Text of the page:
During the summer of 2017, CCPC shareholders and tax advisors across Canada were surprised with by the announcement of new tax rules and restrictions that were being planned by the Minister of Finance. Basically, Ottawa felt that the existing rules at the time were too generous for the CCPC shareholders and intended to scale the “tax perks” down considerably. Almost two years later and with much drama during the interim, the new tax regime is now in place and time will tell how much extra ... Read More
Just two years back, when buying condo presales was the rage of investing free cash in Vancouver, I wrote a short blog cautioning investors to begin preparation years ahead for the closing date of the deal. When the condo completes, full payment of the balance on the condo is required to close the deal; hence qualifying for the mortgage at that future time required some income reporting planning. Back then, waiting for construction completion date to close the deal was not necessarily part ... Read More
Non-Canadian residents who own Canadian real estate and collecting rental income have two ways to deal with the Canadian tax liability.The first method is remit to the CRA, 25% tax on the gross rent collected. This 25% is due to the CRA on the 15th of the following month the rental income was credited to the non-Canadian resident. This tax is considered the final tax liability on the rental income and the non-Canadian resident has no further obligation. However, the non-resident ... Read More
Death of a family member is one of the most stressful events in life. To compound the grief, there are final tax matters to deal with either by April 30th of the following year or 6 months after the date of death.
What To Do Upon The Death of a Taxpayer?Upon the death of a taxpayer, at a minimum, there is a final return (“terminal return”) to be filed with the CRA and three optional returns to be filed if desired. In addition, a trust return to report income received after death is ... Read More
There are many tax-planning tips for death and estate, but not much is written about the death of your accountant who has been taking care of the family’s finances for decades. I just read a statistic that says 43% of financial advisors are over the age of 55, and are approaching retirement. Even my own experience with new clients tells me that there are more than a few well-established financial advisors getting ready to retire in the Greater Vancouver Area. If you suspect that your ... Read More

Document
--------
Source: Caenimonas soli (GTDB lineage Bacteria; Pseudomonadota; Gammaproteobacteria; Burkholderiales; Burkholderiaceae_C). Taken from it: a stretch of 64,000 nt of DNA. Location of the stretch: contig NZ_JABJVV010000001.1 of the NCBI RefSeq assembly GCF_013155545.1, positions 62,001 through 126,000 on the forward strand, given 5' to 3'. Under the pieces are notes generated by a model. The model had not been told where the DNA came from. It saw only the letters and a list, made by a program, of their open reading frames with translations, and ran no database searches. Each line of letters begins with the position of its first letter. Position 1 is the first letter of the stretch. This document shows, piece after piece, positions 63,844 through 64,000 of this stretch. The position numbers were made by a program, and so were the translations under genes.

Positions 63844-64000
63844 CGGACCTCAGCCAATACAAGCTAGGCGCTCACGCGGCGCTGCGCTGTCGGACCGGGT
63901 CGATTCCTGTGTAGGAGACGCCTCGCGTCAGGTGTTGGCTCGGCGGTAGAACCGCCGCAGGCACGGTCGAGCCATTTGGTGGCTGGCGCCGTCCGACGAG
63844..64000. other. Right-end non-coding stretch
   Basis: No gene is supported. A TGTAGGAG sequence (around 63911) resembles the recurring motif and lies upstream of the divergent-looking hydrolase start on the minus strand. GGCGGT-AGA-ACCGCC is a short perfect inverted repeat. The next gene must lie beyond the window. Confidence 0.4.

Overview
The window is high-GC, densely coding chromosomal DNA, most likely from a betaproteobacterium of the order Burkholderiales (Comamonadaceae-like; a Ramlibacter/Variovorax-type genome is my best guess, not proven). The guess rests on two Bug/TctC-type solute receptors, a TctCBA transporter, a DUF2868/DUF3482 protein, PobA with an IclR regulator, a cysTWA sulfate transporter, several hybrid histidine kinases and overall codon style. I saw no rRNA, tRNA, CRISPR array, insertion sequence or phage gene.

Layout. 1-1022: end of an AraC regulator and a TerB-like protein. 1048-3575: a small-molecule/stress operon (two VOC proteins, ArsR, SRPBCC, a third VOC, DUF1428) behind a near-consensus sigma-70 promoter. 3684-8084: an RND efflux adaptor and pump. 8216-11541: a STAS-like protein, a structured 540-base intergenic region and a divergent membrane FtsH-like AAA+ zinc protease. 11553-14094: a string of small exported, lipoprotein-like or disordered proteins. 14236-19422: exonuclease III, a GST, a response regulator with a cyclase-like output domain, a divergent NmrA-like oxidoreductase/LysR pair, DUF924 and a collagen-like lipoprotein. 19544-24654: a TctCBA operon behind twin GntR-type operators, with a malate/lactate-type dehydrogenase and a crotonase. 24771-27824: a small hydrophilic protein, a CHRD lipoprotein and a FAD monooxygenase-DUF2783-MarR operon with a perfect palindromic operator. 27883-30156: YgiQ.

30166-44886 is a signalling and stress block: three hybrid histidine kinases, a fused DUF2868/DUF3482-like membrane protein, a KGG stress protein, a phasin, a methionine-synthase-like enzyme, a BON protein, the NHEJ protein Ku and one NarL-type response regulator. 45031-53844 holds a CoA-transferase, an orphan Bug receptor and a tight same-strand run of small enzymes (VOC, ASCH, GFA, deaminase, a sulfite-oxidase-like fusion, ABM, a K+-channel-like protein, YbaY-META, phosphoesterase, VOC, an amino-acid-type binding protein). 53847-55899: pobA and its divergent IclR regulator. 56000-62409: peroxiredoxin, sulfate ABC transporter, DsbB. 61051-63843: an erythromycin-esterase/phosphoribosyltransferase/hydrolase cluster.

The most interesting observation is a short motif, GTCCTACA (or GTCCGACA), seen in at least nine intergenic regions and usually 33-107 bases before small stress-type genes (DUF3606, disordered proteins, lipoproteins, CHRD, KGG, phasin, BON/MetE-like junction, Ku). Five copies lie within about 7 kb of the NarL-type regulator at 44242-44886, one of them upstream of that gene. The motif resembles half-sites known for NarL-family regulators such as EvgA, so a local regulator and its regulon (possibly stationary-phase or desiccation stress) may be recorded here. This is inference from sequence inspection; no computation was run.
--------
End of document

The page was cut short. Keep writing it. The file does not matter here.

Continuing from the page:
While at dinner recently, a friend of mine, Carla, informed me that she sold her rental property and was curious about the amount of tax that she would owe on the gain. Upon further questioning, I uncovered that, in the past, my friend had lived in this rental property (a condo) for many years. She purchased a second condo a few years back and moved into it. She had then rented out the first condo—the one she just sold. From her line of questioning, I realized that, other than the tax ... Read More
Using QBO - QuickBooks Online More small-business owners are migrating from desktop accounting software to a cloud-based system. Cloud-based accounting software, such as QBO, allows the user access anywhere in the world. This ease of access, combined with the ability to download transactions from banks, vendors, credit card companies, etc., makes bookkeeping so straightforward now, pundits claim, that small businesses using cloud software no longer need bookkeepers. Unfortunately, as great as ... Read More
Right now, Canadians are rushing to file their personal income tax returns on time. At Mew and Company, we are gearing up to process all of the documentation needed to file complete and accurate returns by April 30, 2015. Although we have been preparing personal tax returns for many years, it feels like every year, there are more documents to request and process than the previous year. A significant reason for this is perhaps that my clients’ lives have become more complicated from a tax ... Read More
The 13.5% Corporate Tax Rate I have discussed or referenced in many corporate tax planning blogs that the biggest benefit to being an incorporated Canadian business is that the first $500,000 in corporate profits is taxed at a low 13.5% corporate tax rate. Professionals and their net profits from an incorporate practice also benefit from this corporate tax rate.
Tax Planning Problem for Professional PartnershipsHowever, many professionals work in a partnership business structure where ... Read More
Canadian corporations enjoy a 13.5% corporate tax rate on the first $500,000 of taxable income from active business due to the small business deduction. Therefore, it makes sense for a corporation to structure its business affairs in ways that can take full advantage of this favourable tax rate. The majority of Canadian businesses qualify for the above benefit. However, some “consultants” who may have incorporated their service businesses may be taking advantage of the low corporate tax rate, ... Read More